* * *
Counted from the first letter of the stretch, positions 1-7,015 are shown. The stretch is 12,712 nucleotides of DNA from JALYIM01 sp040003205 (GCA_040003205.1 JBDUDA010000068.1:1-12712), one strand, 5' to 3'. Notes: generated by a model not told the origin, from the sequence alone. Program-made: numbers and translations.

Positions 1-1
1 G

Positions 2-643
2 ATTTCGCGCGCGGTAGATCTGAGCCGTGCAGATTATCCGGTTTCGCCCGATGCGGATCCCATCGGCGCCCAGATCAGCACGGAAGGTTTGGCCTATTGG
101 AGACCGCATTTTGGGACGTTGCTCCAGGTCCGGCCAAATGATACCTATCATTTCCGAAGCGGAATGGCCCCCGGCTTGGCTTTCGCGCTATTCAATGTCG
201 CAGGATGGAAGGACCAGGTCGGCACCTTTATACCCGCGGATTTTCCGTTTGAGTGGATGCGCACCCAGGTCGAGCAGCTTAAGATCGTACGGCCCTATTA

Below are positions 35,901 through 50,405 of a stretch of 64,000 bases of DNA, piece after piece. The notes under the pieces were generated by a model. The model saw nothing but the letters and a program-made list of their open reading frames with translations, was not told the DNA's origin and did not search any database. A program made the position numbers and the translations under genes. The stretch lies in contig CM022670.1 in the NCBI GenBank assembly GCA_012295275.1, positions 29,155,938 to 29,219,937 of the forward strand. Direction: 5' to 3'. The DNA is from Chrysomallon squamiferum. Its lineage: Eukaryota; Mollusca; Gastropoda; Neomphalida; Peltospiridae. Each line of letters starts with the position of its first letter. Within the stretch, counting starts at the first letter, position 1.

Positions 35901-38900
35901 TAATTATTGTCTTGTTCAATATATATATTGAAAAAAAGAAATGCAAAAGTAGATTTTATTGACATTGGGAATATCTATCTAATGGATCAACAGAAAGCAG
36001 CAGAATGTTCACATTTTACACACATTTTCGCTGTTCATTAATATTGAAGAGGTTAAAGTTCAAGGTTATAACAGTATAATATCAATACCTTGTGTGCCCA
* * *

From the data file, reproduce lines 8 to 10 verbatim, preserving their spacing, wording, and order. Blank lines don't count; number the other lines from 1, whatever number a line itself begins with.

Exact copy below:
Below are positions 35,901 through 50,405 of a stretch of 64,000 bases of DNA, piece after piece. The notes under the pieces were generated by a model. The model saw nothing but the letters and a program-made list of their open reading frames with translations, was not told the DNA's origin and did not search any database. A program made the position numbers and the translations under genes. The stretch lies in contig CM022670.1 in the NCBI GenBank assembly GCA_012295275.1, positions 29,155,938 to 29,219,937 of the forward strand. Direction: 5' to 3'. The DNA is from Chrysomallon squamiferum. Its lineage: Eukaryota; Mollusca; Gastropoda; Neomphalida; Peltospiridae. Each line of letters starts with the position of its first letter. Within the stretch, counting starts at the first letter, position 1.

Positions 35901-38900
35901 TAATTATTGTCTTGTTCAATATATATATTGAAAAAAAGAAATGCAAAAGTAGATTTTATTGACATTGGGAATATCTATCTAATGGATCAACAGAAAGCAG